I was given this game for Christmas (2016) and I suspect that was partially intended as a joke. Nonetheless, I did install and play the game to an extent.
This will be a "partial" review because it's extremely unlikely I'll ever play the whole game through, mainly because its basic premise doesn't appeal. Of the two characters I've unlocked and played a bit of so far, one is a basically decent, but apparently kinda weak-willed, young man named Franklin – he seems to know that a lot of the things his friends/acquaintances get up to are Just Plain Bad Ideas, but the game gives you no options to decide "you know, no, I'm not doing this next thing that's gonna get us shot at".
The second main character is an older man – probably around my own age – named Michael. He's an ex-criminal (to the point I've played it isn't QUITE clear what his "line" was, but it was both lucrative and one that involved considerable violence and skill, because when we meet him he's retired with a very expensive house, a yacht, and a family he's got a rather shaky relationship with, and he's demonstrated considerable physical capability and willingness to do violence. (He is, it turns out, one of the bank robbers you play as for the initial start of the game, but I don't know how much of his money came from that kind of thing).
Despite being in a fairly good position in life, Michael's an arrogant prick and hotheaded, used to getting his own way… and this gets him in one hell of a lot of trouble early on. He ends up owing a lot of money to a powerful local mobster, which he'd better pay up fast or else… and, well, there's only one thing he really knows how to do that makes millions fast.
I'm a Paladin type at heart, so playing the RPG-section of this game simply doesn't work for me. As Franklin, I want to "go straight". As Michael, I honestly want to see him KICKED straight. But that's not really an option.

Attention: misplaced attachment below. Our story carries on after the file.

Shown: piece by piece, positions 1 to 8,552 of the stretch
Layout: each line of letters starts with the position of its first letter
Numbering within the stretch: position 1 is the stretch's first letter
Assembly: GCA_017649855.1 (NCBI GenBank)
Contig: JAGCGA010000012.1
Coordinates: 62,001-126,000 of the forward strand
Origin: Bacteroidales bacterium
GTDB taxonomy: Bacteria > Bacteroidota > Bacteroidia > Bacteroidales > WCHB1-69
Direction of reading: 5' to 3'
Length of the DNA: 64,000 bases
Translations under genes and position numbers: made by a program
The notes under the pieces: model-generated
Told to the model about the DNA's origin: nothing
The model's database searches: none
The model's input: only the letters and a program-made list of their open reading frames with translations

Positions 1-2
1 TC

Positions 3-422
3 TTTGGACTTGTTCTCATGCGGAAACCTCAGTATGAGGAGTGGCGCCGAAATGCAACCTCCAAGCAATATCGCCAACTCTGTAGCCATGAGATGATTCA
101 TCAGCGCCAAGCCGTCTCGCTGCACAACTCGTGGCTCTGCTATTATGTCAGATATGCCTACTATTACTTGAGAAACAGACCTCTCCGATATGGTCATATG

That said, the game does what it sets out to do brilliantly. The characters are individuals, clearly delineated with personalities, well-acted voices, differing goals, and forced into connections that make reasonable sense in context.
The visuals are pretty much perfect. Walking through "Los Santos" visually looks and feels like walking through a large Southern California city area; even rain and puddles look fairly realistic, and there's a wide variety of visual jokes and references that can amuse you while you're appreciating the scenery. The only really weak imagery I came across is storefronts that you're not expected to enter; they reveal their "I'm a flat 2-D picture" nature if you get too close.
This is of course primarily an action game, focused around driving various vehicles while performing an assortment of actions – most of them, obviously, illegal. The action sequences are well thought out, well choreographed, and have a wide range of difficulty involved ranging from trivial to "are you kidding me???"
In this context, the most brilliant aspect of GTA5 is a mechanic that I've wanted in, well, dozens of games through the years: if you fail at a given challenge three times, the game gives you the option to SKIP THE CHALLENGE and move on with the story. This means that even with my old-man reflexes I'm not barred from completing the game. Sure, I'm not going to get the best ratings or manage 100% completion or get all the trophies, but the overall game isn't barred from me because I can't manage to pull off (to take one actual example) driving at high speed and avoiding traffic while trying to shoot someone who's beating up on my friend.
If that mechanic had existed in the Tomb Raider franchise, I'd probably have finished some of those games.
As a mindless amusement game – especially in a party/group of friends context – there is a lot to be said for GTA5 for some amusing video-game sociopathy. Barring moments when you're actually in the middle of some plot-determined sequence of events, you can always just decide to trot out and start being a Bad Person, stealing cars, trucks, boats, ski-doos, and even planes, exceeding speed limits, running over pedestrians, and evading the cops (who seem to be more than happy to not only gun you down, but take out any bystanders that happen to be nearby). Despite their hardcase approach to most crime, they're amazingly tolerant of anything that doesn't involve pretty much up-and-up manslaughter or worse; go ahead, run all the red lights you want, steal a truck and kick the driver out and start ramming everyone off the road, the cops don't care. Start running over people, now, then they care.
Oh, and don't steal a cop's car or bike. They'll end you.
It is amusing to try to drive around the city at high speed in a variety of vehicles – dumping one and stealing another as the first becomes too damaged to move – and even more fun with other people watching and playing.
Overall, this game looks to me like it is an excellent game for those who like this kind of game, and it's not entirely a waste of time for me, either. Good work, Rockstar Games!